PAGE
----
Game of the Year: 'Animal Crossing: New Horizons' Is Exactly Wh

  • This month, I've woken up feeling a lot more overwhelmed than usual.  When you combine constant push notifications alerting me to the deterioration of the economy as a result of Covid-19 with the uncertainty of not knowing when I'll be able to see my friends and family in person again, it's an odd time to be a human on this rock.  Even when I'm not feeling overwhelmed, I'm feeling one of the following adjectives: anxious, melancholy, or various levels of unsettled.

    When the stress finally got to me on Saturday, I put my phone on the bed, left my Apple Watch on its charger, and went to the basement where I made a cozy nest of blankets and put on some headphones to unwind.  On my Nintendo Switch, I proceeded to spend the next 12 hours playing buy ACNH 2.0 Items: New Horizons until I was completely exhausted.  In terms of my mental health, it was the most beneficial thing I'd done this year.

    Just what I was looking for

    When things get tough, it's only natural to look for solace in whatever places you can find.  For myself and many of the WIRED staff members, that place is on our respective islands in the new Animal Crossing video game series.

     

     


    Since its inception, Animal Crossing has served as a therapeutic tool.  It's not like the other games you've played before.  There are no battles, no hard-and-fast rules, no time limits, and no big bosses to contend with in this game.  Your job, much like Stardew Valley's, is to chill out and create a pleasant little life for yourself.  Picking fruit, fishing, redecorating your home, and helping out your neighbors are all part of your daily routine. Alternatively, you could spend your time customizing furniture to match your home's décor or changing your wardrobe.  It is entirely up to you.  You may be owing a few thousand Bells (the currency used in this world) to a greedy raccoon, but he will not harass you into paying your rent or charge you interest.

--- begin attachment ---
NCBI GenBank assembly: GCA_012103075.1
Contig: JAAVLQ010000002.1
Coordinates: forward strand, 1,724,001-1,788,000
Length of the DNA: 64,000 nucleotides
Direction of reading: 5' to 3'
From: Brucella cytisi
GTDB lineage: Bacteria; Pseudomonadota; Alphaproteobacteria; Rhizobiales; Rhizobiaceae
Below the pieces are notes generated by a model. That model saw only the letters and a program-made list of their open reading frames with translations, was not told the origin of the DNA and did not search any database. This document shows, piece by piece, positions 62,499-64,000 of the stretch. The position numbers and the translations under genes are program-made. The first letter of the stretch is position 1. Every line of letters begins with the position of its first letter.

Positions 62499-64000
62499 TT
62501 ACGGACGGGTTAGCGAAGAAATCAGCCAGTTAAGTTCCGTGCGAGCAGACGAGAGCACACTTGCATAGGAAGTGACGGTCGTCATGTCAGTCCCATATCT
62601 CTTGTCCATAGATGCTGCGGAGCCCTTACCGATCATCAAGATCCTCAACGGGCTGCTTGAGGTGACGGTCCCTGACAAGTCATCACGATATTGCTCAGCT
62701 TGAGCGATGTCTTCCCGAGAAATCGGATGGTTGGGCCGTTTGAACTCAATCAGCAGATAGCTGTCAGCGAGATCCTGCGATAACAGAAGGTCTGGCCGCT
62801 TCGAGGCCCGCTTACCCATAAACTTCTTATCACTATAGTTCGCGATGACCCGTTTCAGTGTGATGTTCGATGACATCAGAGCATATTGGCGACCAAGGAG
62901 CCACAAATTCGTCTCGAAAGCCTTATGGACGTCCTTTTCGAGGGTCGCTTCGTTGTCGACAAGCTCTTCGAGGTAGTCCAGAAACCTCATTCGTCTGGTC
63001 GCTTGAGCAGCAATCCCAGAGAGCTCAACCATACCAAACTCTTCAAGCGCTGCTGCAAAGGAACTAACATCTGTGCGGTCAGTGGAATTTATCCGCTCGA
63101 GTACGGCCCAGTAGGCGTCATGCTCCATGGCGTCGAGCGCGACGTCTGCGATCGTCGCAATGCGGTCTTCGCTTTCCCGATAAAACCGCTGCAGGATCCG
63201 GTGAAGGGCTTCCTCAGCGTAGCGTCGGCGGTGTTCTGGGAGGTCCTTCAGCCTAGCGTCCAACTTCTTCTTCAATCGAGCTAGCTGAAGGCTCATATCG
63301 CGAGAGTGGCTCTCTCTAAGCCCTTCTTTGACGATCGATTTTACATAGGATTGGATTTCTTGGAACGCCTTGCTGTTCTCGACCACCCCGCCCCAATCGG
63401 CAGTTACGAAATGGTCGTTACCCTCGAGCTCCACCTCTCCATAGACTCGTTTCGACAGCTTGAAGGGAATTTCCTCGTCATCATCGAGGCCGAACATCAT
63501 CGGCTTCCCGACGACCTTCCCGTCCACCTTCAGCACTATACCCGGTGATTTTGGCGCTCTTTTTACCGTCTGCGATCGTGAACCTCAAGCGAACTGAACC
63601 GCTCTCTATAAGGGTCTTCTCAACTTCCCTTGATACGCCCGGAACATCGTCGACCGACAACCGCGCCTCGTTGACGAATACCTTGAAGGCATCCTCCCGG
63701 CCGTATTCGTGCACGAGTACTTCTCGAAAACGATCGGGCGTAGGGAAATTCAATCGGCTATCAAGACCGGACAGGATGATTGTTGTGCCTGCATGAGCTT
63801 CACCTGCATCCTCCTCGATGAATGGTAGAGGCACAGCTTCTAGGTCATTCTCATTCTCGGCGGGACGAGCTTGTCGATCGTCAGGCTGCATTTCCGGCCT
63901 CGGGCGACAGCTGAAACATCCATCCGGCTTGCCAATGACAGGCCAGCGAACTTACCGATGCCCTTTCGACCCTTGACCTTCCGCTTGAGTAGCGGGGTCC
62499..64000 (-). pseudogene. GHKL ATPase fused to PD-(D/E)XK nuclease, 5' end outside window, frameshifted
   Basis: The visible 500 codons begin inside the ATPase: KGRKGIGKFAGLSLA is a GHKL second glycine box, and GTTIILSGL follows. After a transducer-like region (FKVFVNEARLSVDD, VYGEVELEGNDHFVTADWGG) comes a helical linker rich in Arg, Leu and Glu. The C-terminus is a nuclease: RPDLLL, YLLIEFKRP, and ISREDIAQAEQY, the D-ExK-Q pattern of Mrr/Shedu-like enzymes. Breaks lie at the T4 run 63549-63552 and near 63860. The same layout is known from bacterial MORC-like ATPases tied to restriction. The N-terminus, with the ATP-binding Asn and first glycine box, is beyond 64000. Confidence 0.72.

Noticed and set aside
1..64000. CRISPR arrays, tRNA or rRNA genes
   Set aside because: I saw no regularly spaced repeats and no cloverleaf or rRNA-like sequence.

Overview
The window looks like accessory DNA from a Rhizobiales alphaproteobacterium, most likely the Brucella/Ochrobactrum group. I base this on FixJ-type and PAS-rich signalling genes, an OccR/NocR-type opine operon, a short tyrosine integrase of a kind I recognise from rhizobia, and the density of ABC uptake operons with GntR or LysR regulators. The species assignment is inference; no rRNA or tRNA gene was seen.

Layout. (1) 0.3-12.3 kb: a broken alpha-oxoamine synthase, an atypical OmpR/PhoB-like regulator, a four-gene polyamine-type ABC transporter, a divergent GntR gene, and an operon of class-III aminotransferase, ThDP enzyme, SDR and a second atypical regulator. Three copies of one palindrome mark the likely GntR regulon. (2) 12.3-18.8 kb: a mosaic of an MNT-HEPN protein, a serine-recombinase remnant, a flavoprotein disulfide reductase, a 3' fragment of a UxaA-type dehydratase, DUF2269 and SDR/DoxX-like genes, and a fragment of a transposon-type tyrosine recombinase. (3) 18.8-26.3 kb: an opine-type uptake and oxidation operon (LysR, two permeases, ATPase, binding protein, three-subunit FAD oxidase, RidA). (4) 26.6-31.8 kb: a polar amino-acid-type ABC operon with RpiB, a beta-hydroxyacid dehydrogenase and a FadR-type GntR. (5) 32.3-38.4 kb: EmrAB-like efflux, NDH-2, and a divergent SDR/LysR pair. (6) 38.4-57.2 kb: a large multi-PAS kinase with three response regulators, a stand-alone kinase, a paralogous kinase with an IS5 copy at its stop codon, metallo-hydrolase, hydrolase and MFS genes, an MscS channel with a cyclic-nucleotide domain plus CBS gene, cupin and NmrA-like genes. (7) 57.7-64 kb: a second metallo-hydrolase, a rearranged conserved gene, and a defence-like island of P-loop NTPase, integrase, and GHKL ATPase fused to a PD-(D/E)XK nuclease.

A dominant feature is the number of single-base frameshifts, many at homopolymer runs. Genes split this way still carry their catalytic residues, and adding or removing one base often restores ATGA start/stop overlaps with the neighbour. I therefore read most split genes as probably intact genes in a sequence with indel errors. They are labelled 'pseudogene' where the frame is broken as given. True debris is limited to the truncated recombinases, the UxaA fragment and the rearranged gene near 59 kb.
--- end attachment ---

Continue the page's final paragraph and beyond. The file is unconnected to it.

It seems only fitting that the latest animal crossing buy items game from Nintendo should be released now, after eight years of anticipation.

    Your friends must be at least 6 feet away in real life, but in Animal Crossing, they can hang out on your island for hours at a time with no need to maintain the necessary level of social distance.  When it comes to socializing, there is little pressure; you can either run around and bonk your friends in the head with nets, or you can use a more robust third-party service like Discord to chat while you and your friends fish together.

    The same low-pressure theme can be found in a variety of in-game features as well.  Choosing between slingshotting presents out of the sky or hitting rocks for money are the most difficult decisions you'll have to make during your adventure.  Every day will bring you something new to look at in your island's shops, something new to dig up and identify, something new to discover in trees you can shake, something new to experience.